On January 28, 1925, a measure prohibiting the teaching of evolution or denying the biblical account of the origin of man, passed the Tennesse House of Representatives, 71 to five. The Tennessee senate passed the so-called “Butler bill” named after Representative John Washington Butler on March 13, the measure signed into law that same month by Governor Austin Peay.
It was now illegal to teach the theory of evolution in Tennessee public schools, colleges and universities.
The American Civil Liberties Union (ACLU) immediately announced an intention to sue, offering to defend anyone accused of violating the act. Local businessman George Rappleyea arranged a meeting with the county superintendent of schools and local attorney Sue Kerr Hicks, possibly the inspiration for Shel Silverstein’s “A Boy Named Sue” everyone remembers from the Johnny Cash song, of 1969.
The three met at Robinson’s Drug Store and agreed their little town of Dayton could use the publicity. The trio summoned 24-year-old High School football coach John Scopes, asking the part-time substitute teacher to plead guilty to teaching the theory of evolution. Scopes replied he couldn’t recall if he had done so or not, but he’d be more than happy to be the defendant if anyone could prove that he had.
Scopes stepped into legal history barely two months later. According to charging documents Scopes had used the textbook “Civic Biology” to describe the theory of evolution, race and eugenics. The prosecution brought in William Jennings Bryan to try the case. The defense hired Clarence Darrow.
Two of the heaviest of jurisprudential heavy hitters of the day were now lined up in what promised to be, the “Trial of the Century”.
Bryan complained that evolution taught children that humans were no more than one among 35,000 mammals. He rejected the idea that humans were descended from apes. “Not even from American monkeys, but from old world monkeys”. The ACLU wanted to oppose the Butler Act on grounds that it violated the teacher’s individual rights and academic freedom, but it was Darrow who shaped the case, taking the position that theistic and evolutionary views were not mutually exclusive.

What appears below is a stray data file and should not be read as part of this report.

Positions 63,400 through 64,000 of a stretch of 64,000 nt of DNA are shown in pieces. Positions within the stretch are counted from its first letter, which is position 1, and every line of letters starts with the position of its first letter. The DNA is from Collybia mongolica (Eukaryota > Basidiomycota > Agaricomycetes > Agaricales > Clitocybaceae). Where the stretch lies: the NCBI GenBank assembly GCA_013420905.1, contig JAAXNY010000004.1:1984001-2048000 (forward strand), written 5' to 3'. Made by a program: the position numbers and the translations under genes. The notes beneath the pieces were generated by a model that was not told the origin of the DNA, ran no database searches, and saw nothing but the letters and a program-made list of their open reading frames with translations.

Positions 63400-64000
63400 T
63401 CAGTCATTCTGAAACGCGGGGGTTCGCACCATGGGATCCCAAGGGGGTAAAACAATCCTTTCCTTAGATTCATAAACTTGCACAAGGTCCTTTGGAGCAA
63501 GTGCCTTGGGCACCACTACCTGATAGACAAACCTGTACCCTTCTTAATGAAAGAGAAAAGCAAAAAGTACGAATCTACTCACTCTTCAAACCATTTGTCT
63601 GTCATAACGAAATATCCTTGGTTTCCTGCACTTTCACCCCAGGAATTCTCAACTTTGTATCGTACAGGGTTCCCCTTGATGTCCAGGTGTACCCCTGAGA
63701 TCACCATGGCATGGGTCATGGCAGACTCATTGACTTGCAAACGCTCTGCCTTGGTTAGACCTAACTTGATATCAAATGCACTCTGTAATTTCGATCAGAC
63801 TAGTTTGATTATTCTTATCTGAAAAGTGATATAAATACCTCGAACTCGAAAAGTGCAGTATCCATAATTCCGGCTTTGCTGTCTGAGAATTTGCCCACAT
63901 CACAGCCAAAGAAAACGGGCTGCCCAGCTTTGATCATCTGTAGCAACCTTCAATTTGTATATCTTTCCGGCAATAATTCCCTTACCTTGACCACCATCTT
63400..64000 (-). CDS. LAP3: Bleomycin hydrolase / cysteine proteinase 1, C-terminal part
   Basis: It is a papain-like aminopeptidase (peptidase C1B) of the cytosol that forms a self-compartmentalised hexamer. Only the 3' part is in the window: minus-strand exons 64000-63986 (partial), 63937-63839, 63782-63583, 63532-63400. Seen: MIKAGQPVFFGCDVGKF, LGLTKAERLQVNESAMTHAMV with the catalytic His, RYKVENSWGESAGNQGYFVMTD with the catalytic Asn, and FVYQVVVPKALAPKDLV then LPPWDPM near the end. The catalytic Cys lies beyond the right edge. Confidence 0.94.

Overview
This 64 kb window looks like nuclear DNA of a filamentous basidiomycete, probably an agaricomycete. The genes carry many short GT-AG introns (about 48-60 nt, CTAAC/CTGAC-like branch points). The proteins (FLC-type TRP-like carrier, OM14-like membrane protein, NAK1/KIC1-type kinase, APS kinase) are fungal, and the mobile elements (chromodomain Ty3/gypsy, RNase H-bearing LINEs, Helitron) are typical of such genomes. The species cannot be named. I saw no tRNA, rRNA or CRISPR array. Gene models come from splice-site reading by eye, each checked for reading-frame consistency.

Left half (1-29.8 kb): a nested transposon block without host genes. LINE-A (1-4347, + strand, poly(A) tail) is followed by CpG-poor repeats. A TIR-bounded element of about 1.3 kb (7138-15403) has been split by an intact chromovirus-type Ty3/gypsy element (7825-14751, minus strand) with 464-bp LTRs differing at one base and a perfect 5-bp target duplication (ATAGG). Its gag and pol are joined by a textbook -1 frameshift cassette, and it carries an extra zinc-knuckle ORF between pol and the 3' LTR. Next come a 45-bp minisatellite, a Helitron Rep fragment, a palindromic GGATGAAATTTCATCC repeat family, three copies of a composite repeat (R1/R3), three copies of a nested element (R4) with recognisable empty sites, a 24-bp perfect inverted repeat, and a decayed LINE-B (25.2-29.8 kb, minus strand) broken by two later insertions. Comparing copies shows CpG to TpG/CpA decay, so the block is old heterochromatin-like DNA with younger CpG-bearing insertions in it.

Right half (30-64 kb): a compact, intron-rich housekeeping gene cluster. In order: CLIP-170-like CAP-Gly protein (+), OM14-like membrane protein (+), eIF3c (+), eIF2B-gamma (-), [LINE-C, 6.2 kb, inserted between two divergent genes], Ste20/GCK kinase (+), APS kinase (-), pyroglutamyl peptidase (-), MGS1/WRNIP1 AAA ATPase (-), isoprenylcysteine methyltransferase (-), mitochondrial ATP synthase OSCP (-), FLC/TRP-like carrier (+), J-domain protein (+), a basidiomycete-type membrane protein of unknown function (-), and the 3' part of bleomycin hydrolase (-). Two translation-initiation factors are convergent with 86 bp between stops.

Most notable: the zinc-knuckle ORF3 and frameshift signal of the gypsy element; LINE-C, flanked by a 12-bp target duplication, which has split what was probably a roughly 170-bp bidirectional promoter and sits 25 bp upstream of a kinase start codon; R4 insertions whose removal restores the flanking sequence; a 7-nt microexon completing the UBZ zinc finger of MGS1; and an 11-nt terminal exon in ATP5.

What began as a publicity stunt quickly became an overwhelming media event. 200 newspaper reporters from all over the country arrived in Dayton. Two come all the way from London. Twenty-two telegraphers sent out 165,000 words a day over thousands of miles of telegraph wires, specifically hung for the purpose.
Trained chimpanzees performed on the courthouse lawn. Chicago radio personality Quin Ryan broadcast the nation’s first on-the-scene coverage of a criminal trial. A specially constructed airstrip was prepared from which two movie cameramen had their newsreel footage flown out, daily.
H.L. Mencken, writing for the Baltimore Sun, mocked the prosecution and the jury as “unanimously hot for Genesis.” Mencken labeled the town’s inhabitants “yokels” and “morons”. Bryan was a “buffoon” he claimed, his speeches “theologic bilge”. It was Mencken who dubbed the proceedings, “Monkey Trial”. The defense, on the other hand, was “eloquent” and “magnificent”.
Or so he claimed. Not the least little bit of media bias, there.
After eight days of trial, the jury took only nine minutes to deliberate finding Scopes guilty on July 21. The gym teacher was ordered to pay a $100 fine, equivalent to something like $1,300, today. Scopes’ conviction was overturned by the Tennessee Supreme Court, on the basis that state law required fines over $50 to be decided by a jury, and not by the judge presiding.
To this day you can find American creationists who believe that media reports turned public opinion, against the religious view.
Today, the Evolution vs Creation debate has faded to the background, but never really ended. Such discussions may be reasonably expected to continue. Neither view seems supportable by anything more than the faith, of its own adherents.